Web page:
Most buildings in Taksim (home to many popular clubs) were constructed before the era of enormous nightclub sound systems — they don’t muffle the party. Istanbul’s night-owl tendencies and lack of noise curfews means the area doesn’t quiet down till the wee hours. No fun for the weary.
While it may be a lousy place to sleep, Taksim is an awesome place to be awake. Turn off Istikal Caddesi onto any side street and you’ll find a handful of taverns to choose from.
Nevizade Sokak is the most dense of the tavern streets. Families tend to sit streetside at outdoor tables, while the young and agile climb steep flights of stairs to the surrounding rooftop bars.
Riddim has cheap drinks and a genius dj. Mavi Bar is cozy, but never dull.
I know people will disagree, but unless you’re a huge history buff, Topkapi Palace isn’t worth the mob and the price. Even in the middle of winter, in a downpour, the crowds feel like Woodstock.
What’s more, while the art and architecture are certainly gorgeous, you can see similar pieces in the old buildings and galleries of Istanbul.
It has all the opulence of Topkapi, but Dolmabahce offers a guide and a free harem tour. It’s the site of Turkey’s transition from empire to republic, from being the center of the civilized world to taking interior design cues from other cultures.
The Bosphorus views are fantastic, and there’s an aviary with some pretty goofy peacocks. Also, Dolmabahce has the second largest chandelier in the world (you win again, Dubai).
Turkey and Greece have a lot of similarities food-wise, but there are long-running disputes over who invented what. Turks are proud of their cuisine, and to suggest it’s an imitation can cause hurt feelings (or worse, anger).
The cheese may taste like feta to you, and the liquor like ouzo, but ask your waiter for the Turkish names and try to remember them.
The offering of tea is the traditional Turkish equivalent of “can I add you on Facebook?”
When you’re invited into someone’s home or shop for tea, it means, “I like your company, sit and chat with me for a while.” It’s considered rude to turn down food or drink, so unless you have a plane to catch, pull up a chair.
One of the loveliest traits of Turkish people is their tireless sociability, even through a language barrier.
It’s no longer the flower child hangout of 50 years ago. The name is the same, but on the inside it’s just a tourist-oriented (and tourist-priced) restaurant like any other in the area.
Tarihi Sultanahmet Koftecisi only makes a few dishes, but boy do they make them well. This is Turkish food for Turkish people, well-priced and always packed.
Try kofte, a type of grilled lamb meatball, or fill up on bean salad and lentil soup.
Traffic in Istanbul is plain ol’ slow, especially during rush hour. Give the cabs a miss — buses too.
If your journey is too far to walk, look into Istanbul’s extensive subway, Metrobus, and tram lines. They’re crowded but speedy.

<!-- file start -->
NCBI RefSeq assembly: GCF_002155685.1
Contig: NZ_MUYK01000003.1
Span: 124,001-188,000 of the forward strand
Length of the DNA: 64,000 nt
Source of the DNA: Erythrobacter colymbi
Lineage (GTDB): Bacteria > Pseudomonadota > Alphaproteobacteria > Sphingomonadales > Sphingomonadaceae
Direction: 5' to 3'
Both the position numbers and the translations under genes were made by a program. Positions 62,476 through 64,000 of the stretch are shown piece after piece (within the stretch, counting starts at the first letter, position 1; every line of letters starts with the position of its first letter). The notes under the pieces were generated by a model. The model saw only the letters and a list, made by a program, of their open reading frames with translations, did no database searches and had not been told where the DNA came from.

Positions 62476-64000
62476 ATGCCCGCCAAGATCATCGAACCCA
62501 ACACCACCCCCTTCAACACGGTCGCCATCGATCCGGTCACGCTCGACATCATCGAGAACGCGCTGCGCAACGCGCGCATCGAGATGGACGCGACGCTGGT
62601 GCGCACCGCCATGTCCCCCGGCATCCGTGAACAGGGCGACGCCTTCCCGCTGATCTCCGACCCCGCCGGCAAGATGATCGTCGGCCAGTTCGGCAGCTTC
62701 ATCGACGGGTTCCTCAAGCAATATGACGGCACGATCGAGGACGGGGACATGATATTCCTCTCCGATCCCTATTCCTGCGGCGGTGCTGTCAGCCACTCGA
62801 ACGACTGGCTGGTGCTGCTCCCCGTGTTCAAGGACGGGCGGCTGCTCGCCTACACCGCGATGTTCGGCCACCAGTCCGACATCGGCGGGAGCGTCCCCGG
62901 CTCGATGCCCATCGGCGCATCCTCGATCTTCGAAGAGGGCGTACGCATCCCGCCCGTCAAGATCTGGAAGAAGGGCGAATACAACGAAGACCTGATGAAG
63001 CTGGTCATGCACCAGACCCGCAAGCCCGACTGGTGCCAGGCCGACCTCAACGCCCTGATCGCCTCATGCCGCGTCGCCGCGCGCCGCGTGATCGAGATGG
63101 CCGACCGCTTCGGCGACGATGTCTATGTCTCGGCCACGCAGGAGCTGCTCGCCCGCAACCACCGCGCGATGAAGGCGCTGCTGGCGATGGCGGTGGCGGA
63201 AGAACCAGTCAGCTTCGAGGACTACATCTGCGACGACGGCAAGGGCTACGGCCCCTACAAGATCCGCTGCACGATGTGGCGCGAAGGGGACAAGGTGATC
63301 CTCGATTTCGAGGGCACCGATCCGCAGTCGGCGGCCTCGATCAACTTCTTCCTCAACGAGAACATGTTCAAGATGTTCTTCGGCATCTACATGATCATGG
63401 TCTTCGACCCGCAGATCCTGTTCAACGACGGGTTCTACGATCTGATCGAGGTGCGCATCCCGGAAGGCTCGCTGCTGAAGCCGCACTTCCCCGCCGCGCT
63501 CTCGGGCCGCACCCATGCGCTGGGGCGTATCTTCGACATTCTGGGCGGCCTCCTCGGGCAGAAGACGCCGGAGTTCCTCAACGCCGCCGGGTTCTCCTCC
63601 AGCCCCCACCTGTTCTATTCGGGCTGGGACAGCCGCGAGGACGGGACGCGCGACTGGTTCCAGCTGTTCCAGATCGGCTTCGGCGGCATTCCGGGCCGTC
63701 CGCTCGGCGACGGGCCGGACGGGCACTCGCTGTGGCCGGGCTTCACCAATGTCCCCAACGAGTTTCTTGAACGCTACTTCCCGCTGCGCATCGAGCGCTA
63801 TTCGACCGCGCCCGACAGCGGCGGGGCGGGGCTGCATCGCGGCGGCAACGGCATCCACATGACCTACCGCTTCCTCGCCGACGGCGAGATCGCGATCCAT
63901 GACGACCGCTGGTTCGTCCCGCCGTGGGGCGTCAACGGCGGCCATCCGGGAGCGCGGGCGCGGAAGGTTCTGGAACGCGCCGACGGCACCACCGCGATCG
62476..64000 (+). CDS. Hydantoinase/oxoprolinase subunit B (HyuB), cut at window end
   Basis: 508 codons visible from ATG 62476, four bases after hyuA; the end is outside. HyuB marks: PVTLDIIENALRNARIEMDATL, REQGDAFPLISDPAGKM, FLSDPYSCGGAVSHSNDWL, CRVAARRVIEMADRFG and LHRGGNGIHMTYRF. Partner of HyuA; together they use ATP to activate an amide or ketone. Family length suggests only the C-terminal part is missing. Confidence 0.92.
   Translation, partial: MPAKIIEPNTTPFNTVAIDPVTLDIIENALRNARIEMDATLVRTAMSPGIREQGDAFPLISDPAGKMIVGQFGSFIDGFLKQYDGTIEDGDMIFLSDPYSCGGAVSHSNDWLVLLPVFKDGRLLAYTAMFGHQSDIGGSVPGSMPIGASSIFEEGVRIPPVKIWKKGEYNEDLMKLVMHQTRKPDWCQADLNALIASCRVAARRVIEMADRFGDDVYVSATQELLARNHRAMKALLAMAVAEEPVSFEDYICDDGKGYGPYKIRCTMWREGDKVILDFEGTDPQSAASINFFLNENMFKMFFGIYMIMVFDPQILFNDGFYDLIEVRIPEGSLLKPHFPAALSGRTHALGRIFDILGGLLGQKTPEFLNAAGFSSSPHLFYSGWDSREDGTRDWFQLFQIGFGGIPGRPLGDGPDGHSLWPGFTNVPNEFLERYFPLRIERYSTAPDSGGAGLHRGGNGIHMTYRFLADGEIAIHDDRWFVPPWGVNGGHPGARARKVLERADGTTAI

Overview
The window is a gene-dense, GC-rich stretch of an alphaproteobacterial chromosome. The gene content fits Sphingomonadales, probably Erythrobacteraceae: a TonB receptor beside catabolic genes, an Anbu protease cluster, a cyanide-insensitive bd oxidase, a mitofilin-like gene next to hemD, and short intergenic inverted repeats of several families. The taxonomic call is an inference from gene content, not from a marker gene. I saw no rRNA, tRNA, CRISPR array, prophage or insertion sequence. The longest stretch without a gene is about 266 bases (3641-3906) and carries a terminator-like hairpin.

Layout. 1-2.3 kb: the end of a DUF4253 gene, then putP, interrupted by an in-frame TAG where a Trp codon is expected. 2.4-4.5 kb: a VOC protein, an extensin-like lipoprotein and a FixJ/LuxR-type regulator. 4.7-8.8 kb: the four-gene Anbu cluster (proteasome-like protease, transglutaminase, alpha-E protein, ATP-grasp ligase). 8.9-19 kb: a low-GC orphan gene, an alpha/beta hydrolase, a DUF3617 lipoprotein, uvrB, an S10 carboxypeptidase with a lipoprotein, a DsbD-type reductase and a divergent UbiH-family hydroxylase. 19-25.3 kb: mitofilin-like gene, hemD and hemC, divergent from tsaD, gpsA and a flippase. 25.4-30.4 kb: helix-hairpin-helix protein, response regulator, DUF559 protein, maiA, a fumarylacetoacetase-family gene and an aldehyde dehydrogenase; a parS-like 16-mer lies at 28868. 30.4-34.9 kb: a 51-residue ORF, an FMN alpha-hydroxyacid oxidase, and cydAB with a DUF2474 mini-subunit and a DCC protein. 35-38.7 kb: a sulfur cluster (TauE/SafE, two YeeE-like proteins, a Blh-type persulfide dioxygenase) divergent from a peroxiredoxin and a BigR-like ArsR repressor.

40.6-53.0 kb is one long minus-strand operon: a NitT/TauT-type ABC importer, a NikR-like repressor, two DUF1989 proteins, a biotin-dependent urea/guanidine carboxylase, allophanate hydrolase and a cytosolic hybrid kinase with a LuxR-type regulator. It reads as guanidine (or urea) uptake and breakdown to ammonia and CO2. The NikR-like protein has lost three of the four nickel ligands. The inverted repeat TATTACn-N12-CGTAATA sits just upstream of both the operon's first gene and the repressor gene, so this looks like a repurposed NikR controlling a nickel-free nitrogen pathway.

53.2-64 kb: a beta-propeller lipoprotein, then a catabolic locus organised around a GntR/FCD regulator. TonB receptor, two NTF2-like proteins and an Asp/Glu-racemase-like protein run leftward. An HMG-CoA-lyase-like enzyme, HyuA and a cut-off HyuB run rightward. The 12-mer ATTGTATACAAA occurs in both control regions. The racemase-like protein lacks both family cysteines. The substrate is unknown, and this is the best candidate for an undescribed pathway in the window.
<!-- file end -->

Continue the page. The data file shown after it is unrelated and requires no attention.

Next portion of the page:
Istanbul street life is one of the subtlest glories of the city — the narrow alleys, laundry hanging overhead, the sudden slopes and hills.
Steep-but-pretty Galata, where many cars fear to tread, is a hub of cool music stores, cafes, and arty residential pockets.
Women queuing at the visitors’ entrance of the Blue Mosque are often seen fretfully wrapping their heads in bazaar-bought pashminas to cover up tightly, headscarf-style.
Here, it’s not necessary for non-worshipers to cover their hair completely. Some guides will tell you it’s not necessary at all.
What’s more important is for your sleeves, neckline, shorts, and skirts to hit a modest length. No tank tops or short shorts, or you’ll be asked to use your new pashmina as a sarong.
Mosques have specific prayer times, but visitors can choose to pray whenever they visit. This means that while the mosque is open for tourists, worship is still taking place.
Try to talk quietly, please don’t use your cellphone, and if you want to snap pictures of people in prayer, at least be discreet about it. Also, be mindful of the separate men’s and women’s sections.
They’re cheap, ubiquitous, and oh so tasty, but you’d be shortchanging yourself by staying in this food rut.
Other common, delicious Turkish foods are saucy iskender kebap, lentil (mercimek) soup, and desserts like rice pudding (sutlac) or sticky ice cream (dondurma). Check out the sweets at a Mado Cafe.
There’s a point-and-choose place on every street in the city. From the window, you’ll see a dozen trays of different foods and a cafeteria-style counter.
These restaurants are inexpensive and fresh. Each dish will cost 2-5 lira, and if you go with a friend or two, you can sample and share the whole menu.
It’s a pretty tour, yes, but a relatively pricey one. The boat has plenty of seating, but the window seats fill up fast.
Your 3-hour stopover on the Asian side provides views of the Black Sea and the ruins of a small pre-Ottoman fortress. That leaves another 2 hours and 30 minutes of touts trying to draw you into their seafood shops.
For a better daytrip, do what the Istanbullians do and hop a ferry to the Prince’s Islands in the Marmara Sea. It’s far cheaper than the Bosphorus cruise but still provides views of Istanbul and its southern waterfronts.
Once on the islands, you can swim, hike, and rent bikes. Buyukada, the last island on the route, is my favorite for its car-free streets and weathered wooden villas ranging from old-world gorgeous to 70s gaudy.
Photo: Steve Evans